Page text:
It was just after midnight last night when I remembered seeing a press release from NASA about the ATREX experiment going on from midnight through 3 a.m.
The Anomalous Transport Rocket Experiment (ATREX) is a mission to trace and understand the jet stream located just over 60 miles above the surface of the planet. The process to do this involves launching a variety of 5 rockets, which will each release a “chemical tracer” that will create thick, milky clouds that will allow scientists to track airflow within the jet stream
Obviously, releasing chemicals into the atmosphere above the Earth is fodder for “Chemtrail” conspiracy theorists that believe the U.S. government is spraying chemicals into the atmosphere for a whole multitude of insidious motives – from creating a sort of haze to enhance energy weapons to a test for biological weapons delivery systems.
With that out of the way – let’s get back to reality. The NASA ATREX experiment. The goal – to observe how these thick chemical clouds would disperse and spread – carried by the jetstream traveling 200 to 300 mph far above the planet, pushing air from mid-latitudes to the furthest polar regions of the planet.
All of that is very cool – but in all honesty, the reason I scrambled to call up the Wallops Flight Facility website was because I wanted to see the missile launches taking place live. What’s better than watching five missile launches after midnight?
The Buildup to the ATREX Launch
After reading the press release from NASA about the multiple-rocket launch due to take place from Wallops Facility in Virginia, I was pretty excited to follow along with events. NASA was broadcasting everything live, and even streaming updates on the Wallops website and even on Twitter as well.
By the time I had remembered the launch was taking place, it was around 12:20 a.m. I had just finished doing some editing and answering a few emails, and I was afraid I had missed the launch.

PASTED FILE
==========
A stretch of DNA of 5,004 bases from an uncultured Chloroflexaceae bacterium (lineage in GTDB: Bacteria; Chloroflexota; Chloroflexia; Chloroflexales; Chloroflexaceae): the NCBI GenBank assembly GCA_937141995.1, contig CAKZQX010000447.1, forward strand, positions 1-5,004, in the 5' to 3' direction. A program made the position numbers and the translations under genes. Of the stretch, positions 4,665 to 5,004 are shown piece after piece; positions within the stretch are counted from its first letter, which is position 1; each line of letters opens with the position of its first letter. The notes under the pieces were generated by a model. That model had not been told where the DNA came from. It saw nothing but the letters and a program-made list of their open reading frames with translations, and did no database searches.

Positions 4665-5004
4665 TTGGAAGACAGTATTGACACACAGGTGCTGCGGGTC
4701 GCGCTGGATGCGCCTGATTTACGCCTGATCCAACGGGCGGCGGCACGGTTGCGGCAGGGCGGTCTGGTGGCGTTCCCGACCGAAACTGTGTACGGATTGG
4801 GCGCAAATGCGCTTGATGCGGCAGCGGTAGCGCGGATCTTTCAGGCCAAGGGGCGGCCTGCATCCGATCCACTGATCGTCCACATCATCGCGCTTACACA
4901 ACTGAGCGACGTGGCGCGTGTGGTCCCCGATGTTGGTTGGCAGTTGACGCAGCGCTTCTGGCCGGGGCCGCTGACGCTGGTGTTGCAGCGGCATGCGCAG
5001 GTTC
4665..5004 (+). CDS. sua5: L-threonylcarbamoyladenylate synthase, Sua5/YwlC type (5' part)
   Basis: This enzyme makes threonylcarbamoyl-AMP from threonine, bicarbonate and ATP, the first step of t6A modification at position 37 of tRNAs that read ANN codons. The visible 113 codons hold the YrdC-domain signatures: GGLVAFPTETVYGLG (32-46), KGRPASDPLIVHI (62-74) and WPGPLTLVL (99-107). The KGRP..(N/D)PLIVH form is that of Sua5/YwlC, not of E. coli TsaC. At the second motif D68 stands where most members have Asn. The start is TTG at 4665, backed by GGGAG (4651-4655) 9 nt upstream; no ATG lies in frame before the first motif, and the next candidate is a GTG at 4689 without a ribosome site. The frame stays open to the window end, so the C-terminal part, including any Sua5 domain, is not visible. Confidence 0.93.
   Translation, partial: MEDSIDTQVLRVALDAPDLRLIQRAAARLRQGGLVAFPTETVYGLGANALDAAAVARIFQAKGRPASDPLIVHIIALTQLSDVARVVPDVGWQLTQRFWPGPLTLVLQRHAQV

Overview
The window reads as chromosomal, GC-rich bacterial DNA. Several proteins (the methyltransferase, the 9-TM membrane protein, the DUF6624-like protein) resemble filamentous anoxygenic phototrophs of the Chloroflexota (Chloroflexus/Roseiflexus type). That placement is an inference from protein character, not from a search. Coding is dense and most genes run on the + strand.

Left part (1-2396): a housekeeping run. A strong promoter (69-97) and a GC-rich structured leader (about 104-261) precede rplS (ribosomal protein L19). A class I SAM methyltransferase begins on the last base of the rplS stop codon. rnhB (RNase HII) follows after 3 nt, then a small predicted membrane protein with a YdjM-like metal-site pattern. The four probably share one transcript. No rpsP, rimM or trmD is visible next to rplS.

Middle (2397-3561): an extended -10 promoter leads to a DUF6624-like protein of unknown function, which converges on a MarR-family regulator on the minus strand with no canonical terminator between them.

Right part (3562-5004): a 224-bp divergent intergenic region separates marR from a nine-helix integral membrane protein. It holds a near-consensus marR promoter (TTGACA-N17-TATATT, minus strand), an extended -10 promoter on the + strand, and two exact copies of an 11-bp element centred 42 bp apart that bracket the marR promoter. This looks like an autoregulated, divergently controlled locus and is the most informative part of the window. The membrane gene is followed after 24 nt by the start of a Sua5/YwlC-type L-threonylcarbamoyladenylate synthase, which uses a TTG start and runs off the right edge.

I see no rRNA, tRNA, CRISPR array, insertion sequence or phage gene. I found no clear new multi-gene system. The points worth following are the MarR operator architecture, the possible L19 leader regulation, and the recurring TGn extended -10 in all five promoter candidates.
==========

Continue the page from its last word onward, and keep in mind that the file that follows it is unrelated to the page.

The moment I arrived to the website, I realized that not all was going quite as planned. Apparently there were some technical issues, and the launch team was actively troubleshooting some GPS positioning descrepancies between the missile on-board systems and the launch equipment.
I was a bit disappointed to see that the countdown had been interrupted by technical difficulties, but then again it gave me some time to get up to speed, open up the live webcast stream, and join in with other Twitter fans.
As far as I could tell from both the website updates from the team at Wallops Flight Facility, everything had gone as planned right up until the technical problems. The only glitch was noted earlier on the website stream, when RCC at Wallops posted at 19:46:16 EDT:
“Weather report for tonight. The NJ site is currently with low clouds and is expected to remain through the night. Wallops is scattered clouds with low clouds and fog later in the launch window. NC site has mid to high scattered clouds.”
These concerns didn’t stop the system checks from taking place – station checks at 19:55, payload horizontal checks at 20:05, and horizontal payload checks at 20:27.
The Twitter stream had a bit more activity, with both folks at NASA and fans posting questions and comments to the stream. NASA Wallops has well over 19,000 followers, and I’m sure they gained a fair number before and during this live event.
As fifteen minutes turned into thirty, I started wondering whether the technical difficulties would lead to a cancelled launch.
NASA Wallops responded to concerns from follower @karinabeck by posting, “We’re working the issue, we really don’t know much other than that at this time.”
The post didn’t exactly instill confidence that the launch would take place. While waiting, I went back to the Wallops site and opened up the live video stream of the launch location itself.
The streaming video from the live webcam didn’t really show a whole lot – at least not during the 45 minutes or so that I had it up. I waited for some activity, and then gave up – I decided to check out news on the launch and view the video in the morning – someone was bound to record it and post it on YouTube.
What I discovered instead after reading some reports about the event in the morning was that the probability for launch was never very high to begin with – less than 10 percent according to Satnews (1).
At 00:48:01 EDT, the launch had been cancelled due to the weather.
According to a new press release at the NASA ATREX mission page, the launch has been rescheduled for early morning March 22 (tonight) from 12am through 3am.
If all goes well, people staying up late enough to visit the viewing sites in New Jersey and North Carolina may finally have an opportunity to watch the five missiles streaking across the sky, as they deliver their chemical payload into the high-altitude jetstream.
According to a NASA Wallops Twitter update 49 minutes ago – the chances tonight for a successful launch are 10-15%.